Results: The total cost of disorders of the brain was estimated at €798 billion in 2010. Direct costs constitute the majority of costs (37% direct healthcare costs and 23% direct non-medical costs) whereas the remaining 40% were indirect costs associated with patients' production losses. On average, the estimated cost per person with a disorder of the brain in Europe ranged between €285 for headache and €30,000 for neuromuscular disorders. The European per capita cost of disorders of the brain was €1550 on average but varied by country. The cost (in billion €PPP 2010) of the disorders of the brain included in this study was as follows: addiction: €65.7; anxiety disorders: €74.4; brain tumor: €5.2; child/adolescent disorders: €21.3; dementia: €105.2; eating disorders: €0.8; epilepsy: €13.8; headache: €43.5; mental retardation: €43.3; mood disorders: €113.4; multiple sclerosis: €14.6; neuromuscular disorders: €7.7; Parkinson's disease: €13.9; personality disorders: €27.3; psychotic disorders: €93.9; sleep disorders: €35.4; somatoform disorder: €21.2; stroke: €64.1; traumatic brain injury: €33.0.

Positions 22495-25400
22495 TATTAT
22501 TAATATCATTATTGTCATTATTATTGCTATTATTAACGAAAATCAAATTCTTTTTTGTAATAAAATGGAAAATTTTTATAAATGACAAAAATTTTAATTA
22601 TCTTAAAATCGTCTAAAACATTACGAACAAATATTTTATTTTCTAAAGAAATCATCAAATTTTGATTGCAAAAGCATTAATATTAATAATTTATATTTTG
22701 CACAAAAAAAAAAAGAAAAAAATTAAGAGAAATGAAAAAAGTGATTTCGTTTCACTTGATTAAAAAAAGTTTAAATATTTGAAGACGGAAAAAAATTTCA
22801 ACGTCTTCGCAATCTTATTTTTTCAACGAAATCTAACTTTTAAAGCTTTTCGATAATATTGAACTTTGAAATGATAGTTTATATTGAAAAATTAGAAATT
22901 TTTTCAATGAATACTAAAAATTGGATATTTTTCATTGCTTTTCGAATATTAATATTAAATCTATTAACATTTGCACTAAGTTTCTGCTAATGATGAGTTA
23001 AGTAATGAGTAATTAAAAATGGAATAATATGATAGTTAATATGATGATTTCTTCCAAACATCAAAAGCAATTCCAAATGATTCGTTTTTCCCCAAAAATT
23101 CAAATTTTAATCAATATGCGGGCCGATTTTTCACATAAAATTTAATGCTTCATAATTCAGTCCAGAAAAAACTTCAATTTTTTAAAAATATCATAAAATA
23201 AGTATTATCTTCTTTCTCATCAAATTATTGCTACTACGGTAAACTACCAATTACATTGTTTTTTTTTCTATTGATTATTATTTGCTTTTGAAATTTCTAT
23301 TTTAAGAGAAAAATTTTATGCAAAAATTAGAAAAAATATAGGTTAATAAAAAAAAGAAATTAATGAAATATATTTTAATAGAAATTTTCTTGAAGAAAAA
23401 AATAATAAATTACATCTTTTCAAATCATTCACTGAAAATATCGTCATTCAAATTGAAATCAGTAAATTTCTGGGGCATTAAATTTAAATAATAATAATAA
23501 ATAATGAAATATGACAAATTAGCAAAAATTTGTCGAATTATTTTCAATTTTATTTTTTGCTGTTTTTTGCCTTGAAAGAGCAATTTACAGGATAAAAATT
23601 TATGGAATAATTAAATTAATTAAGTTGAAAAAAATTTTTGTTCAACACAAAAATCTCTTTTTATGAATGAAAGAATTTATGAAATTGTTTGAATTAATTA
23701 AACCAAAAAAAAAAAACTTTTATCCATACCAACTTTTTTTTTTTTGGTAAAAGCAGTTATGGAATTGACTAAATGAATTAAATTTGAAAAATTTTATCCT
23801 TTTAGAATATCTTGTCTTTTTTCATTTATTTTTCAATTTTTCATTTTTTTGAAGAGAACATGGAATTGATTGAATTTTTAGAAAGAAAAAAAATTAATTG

It should be noted that the revised estimate of those disorders included in the previous 2004 report constituted €477 billion, by and large confirming our previous study results after considering the inflation and population increase since 2004. Further, our results were consistent with administrative data on the health care expenditure in Europe, and comparable to previous studies on the cost of specific disorders in Europe. Our estimates were lower than comparable estimates from the US. Discussion: This study was based on the best currently available data in Europe and our model enabled extrapolation to countries where no data could be found.